Even today, repeated research says that mothers still make the bulk of the household decisions as they relate to the children within the family unit (childcare, extracurricular activities, education, etc.). The majority of the mothers of the youth we are currently serving through 4-H programs come from the Millenial (birth years: 1982-2004) and Gen X (birth years: 1965-1984) generations. Recognizing this, we have to be intentional with regard to how we market to these generation of Moms.
Some notes on these generations:
- Both generations are more tech-savvy than ever before, with Millenial moms spending and on average spend approximately 4 hours a day on social media sites.
- These moms place a lot of value on word of mouth marketing, but this “word-of-mouth” may come by way of reviews on sites (i.e. Yelp, Amazon reviews, etc.) rather than from neighbors, friends, and families.
- These moms, unsurprisingly, report being “busier than ever,” and the majority would be willing to pay to outsource certain aspects of their daily living to focus more on higher priorities. (You can read more at: Milennial Moms and Marketing to Millenial Moms).
Let’s talk about the last bullet for a moment. Where are you currently marketing your programs? In a county 4-H newsletter (that may be getting shuffled around on the kitchen counter for a month with other newsletters before actually being read), in the newspaper (do people still read those?), someplace else? Recognizing that today’s moms are looking for a one-stop-shop for all things youth related a number of youth opportunity clearinghouses have arisen on the internet. The site names may be different but they all serve to be the main source of youth opportunities on the internet. Just a sampling of sites that serve our area include:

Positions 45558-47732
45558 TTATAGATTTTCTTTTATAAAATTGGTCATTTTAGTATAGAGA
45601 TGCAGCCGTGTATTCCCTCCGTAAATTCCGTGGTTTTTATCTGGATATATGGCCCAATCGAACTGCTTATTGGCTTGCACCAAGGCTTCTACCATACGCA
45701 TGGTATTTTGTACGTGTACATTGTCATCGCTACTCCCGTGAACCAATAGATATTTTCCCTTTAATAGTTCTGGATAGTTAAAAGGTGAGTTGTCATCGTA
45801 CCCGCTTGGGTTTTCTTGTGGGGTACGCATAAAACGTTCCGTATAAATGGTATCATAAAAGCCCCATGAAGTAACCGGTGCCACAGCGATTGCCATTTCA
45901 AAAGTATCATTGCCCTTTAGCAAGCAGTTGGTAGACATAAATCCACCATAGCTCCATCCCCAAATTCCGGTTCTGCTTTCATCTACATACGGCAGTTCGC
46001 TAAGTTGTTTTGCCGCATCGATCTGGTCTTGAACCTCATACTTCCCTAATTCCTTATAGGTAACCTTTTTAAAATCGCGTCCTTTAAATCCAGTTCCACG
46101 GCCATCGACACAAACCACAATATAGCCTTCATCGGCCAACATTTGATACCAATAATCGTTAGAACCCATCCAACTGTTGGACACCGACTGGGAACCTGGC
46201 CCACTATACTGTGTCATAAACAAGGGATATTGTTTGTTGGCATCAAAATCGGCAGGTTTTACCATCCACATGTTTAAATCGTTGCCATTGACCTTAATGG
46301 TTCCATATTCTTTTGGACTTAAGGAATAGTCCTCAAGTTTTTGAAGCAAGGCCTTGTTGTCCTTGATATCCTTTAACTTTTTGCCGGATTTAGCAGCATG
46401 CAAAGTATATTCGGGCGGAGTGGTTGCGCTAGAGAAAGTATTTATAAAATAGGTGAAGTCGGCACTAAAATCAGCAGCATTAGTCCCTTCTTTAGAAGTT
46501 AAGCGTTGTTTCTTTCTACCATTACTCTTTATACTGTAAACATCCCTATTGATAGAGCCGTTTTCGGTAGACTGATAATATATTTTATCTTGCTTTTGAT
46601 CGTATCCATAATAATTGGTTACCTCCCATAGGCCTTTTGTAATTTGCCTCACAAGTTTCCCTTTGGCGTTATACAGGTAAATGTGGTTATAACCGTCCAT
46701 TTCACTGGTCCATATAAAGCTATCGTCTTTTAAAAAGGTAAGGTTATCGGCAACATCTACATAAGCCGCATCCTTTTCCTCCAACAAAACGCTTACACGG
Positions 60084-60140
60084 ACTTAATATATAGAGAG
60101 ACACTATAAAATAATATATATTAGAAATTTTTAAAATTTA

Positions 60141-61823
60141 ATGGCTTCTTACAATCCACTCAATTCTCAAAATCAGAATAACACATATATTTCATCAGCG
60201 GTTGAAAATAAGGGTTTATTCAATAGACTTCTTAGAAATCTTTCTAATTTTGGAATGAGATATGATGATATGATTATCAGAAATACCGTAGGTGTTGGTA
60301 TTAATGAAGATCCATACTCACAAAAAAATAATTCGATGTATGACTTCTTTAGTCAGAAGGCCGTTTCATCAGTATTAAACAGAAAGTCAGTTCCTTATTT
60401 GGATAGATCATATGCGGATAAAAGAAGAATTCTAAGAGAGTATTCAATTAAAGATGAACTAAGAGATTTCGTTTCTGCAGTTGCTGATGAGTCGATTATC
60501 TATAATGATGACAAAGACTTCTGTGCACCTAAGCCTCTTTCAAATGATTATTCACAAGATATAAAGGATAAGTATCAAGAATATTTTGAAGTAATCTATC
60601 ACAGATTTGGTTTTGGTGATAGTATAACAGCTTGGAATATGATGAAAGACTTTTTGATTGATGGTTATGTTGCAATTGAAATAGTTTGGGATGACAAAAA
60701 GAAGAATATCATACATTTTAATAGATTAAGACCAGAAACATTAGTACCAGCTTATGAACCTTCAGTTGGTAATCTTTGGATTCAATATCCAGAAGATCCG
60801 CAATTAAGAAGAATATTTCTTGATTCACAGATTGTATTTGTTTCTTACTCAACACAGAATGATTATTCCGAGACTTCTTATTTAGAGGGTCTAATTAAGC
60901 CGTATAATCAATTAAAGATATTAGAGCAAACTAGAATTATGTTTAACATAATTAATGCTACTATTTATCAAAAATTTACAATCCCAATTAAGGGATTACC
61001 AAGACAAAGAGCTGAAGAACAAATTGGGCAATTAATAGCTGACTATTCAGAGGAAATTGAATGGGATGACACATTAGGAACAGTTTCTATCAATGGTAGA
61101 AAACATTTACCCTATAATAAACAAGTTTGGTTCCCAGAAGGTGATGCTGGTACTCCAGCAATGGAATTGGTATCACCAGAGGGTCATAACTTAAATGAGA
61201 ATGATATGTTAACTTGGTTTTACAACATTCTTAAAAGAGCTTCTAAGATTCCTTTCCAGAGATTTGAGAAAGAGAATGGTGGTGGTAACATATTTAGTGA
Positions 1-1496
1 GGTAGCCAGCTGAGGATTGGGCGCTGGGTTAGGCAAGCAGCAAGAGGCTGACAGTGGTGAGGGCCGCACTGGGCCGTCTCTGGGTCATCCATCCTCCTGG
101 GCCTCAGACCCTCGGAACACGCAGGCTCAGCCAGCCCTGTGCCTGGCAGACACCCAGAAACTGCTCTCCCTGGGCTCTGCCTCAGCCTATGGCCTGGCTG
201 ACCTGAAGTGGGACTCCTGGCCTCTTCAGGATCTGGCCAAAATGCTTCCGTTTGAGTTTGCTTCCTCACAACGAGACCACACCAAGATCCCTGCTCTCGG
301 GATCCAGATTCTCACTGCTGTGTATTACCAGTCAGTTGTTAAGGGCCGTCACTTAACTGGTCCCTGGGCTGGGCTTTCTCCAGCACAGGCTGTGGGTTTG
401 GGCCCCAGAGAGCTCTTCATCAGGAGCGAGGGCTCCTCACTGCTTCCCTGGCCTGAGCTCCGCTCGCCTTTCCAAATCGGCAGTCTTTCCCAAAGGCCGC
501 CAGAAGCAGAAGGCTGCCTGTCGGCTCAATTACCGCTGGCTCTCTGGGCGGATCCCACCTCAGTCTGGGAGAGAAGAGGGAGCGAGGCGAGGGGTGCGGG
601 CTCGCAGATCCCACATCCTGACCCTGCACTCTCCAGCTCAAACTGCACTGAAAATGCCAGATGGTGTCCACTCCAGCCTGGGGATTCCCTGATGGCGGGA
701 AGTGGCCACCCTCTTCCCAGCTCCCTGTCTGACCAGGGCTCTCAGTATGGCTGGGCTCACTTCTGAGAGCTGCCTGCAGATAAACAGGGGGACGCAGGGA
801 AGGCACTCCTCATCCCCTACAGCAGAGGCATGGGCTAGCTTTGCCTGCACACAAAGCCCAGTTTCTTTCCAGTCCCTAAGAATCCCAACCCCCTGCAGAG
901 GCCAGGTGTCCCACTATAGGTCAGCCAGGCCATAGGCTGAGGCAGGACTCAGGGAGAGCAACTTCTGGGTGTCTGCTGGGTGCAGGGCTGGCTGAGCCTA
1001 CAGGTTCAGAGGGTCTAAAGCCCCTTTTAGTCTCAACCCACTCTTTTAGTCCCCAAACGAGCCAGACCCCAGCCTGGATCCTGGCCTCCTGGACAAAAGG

Fun4Gator Kids: Alachua County
Fun4NatureCoastKids: Levy, Citrus, and surrounding counties
Fun 4 Clay and Bradford Kids: Clay and Bradford Counties
Fun 4 First Coast Kids: Duval and surrounding counties County
Don’t see your county name listed? Ask the parents you encouter on a regular basis. They’ll tell you where they and their peers get their information.